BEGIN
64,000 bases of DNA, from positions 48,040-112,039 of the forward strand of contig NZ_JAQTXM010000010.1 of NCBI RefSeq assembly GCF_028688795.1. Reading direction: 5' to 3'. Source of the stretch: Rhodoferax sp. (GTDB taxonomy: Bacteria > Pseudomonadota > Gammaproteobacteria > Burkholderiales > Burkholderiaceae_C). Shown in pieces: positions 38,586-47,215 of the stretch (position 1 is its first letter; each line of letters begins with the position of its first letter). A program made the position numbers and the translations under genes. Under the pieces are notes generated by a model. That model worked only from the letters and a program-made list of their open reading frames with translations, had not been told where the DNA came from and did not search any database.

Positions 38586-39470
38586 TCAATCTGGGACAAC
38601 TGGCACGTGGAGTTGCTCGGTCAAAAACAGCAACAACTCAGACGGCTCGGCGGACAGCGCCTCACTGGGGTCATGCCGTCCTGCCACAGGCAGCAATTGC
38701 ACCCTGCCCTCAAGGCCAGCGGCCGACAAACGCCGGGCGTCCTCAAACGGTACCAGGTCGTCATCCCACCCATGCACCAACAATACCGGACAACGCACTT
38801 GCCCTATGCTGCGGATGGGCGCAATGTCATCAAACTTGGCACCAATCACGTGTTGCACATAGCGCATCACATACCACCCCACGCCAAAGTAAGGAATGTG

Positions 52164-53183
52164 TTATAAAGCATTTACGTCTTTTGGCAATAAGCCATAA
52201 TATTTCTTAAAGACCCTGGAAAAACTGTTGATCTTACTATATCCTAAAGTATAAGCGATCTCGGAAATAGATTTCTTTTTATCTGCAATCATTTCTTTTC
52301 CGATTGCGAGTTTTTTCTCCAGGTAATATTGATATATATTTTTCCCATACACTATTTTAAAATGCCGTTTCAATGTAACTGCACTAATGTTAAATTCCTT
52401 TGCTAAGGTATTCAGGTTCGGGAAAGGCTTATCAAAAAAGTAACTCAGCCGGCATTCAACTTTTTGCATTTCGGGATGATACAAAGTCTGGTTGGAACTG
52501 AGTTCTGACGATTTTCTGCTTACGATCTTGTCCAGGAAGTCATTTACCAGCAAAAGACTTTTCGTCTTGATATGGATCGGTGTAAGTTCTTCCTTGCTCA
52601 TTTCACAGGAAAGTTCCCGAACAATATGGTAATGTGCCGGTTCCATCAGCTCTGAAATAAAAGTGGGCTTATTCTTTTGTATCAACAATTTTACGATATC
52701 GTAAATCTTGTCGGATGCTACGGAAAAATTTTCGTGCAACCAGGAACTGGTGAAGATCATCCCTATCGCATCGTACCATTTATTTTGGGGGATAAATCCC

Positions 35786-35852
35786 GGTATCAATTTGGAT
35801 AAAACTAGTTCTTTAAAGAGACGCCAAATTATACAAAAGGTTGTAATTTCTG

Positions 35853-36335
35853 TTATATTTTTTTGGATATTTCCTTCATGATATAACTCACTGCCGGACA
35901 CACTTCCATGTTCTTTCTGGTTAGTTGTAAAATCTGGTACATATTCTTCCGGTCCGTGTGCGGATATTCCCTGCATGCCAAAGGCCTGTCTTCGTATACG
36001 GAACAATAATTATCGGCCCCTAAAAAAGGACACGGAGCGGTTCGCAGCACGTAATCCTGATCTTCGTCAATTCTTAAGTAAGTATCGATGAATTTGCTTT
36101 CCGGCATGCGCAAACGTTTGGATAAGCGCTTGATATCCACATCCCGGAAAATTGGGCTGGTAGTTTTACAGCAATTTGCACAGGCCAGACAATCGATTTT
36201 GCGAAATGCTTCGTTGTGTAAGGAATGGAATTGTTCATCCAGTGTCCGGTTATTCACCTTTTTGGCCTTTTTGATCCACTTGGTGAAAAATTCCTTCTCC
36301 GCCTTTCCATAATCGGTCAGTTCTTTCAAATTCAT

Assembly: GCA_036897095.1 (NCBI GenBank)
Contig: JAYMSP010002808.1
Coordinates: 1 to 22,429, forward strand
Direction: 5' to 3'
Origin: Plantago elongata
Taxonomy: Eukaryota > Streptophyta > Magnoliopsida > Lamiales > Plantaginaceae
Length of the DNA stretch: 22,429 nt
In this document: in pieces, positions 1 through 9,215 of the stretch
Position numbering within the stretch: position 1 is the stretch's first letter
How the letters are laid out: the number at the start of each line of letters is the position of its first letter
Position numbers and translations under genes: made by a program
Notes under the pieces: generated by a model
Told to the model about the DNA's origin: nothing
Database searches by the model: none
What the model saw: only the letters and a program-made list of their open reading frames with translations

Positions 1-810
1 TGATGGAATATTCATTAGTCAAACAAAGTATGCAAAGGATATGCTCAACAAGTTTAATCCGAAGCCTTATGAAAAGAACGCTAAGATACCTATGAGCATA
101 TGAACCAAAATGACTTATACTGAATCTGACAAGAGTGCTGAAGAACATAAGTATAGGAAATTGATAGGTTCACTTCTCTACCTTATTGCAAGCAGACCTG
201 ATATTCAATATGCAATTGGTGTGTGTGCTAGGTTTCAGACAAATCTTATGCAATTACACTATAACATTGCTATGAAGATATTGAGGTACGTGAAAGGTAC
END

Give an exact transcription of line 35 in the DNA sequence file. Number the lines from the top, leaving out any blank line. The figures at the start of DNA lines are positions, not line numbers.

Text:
Position numbers and translations under genes: made by a program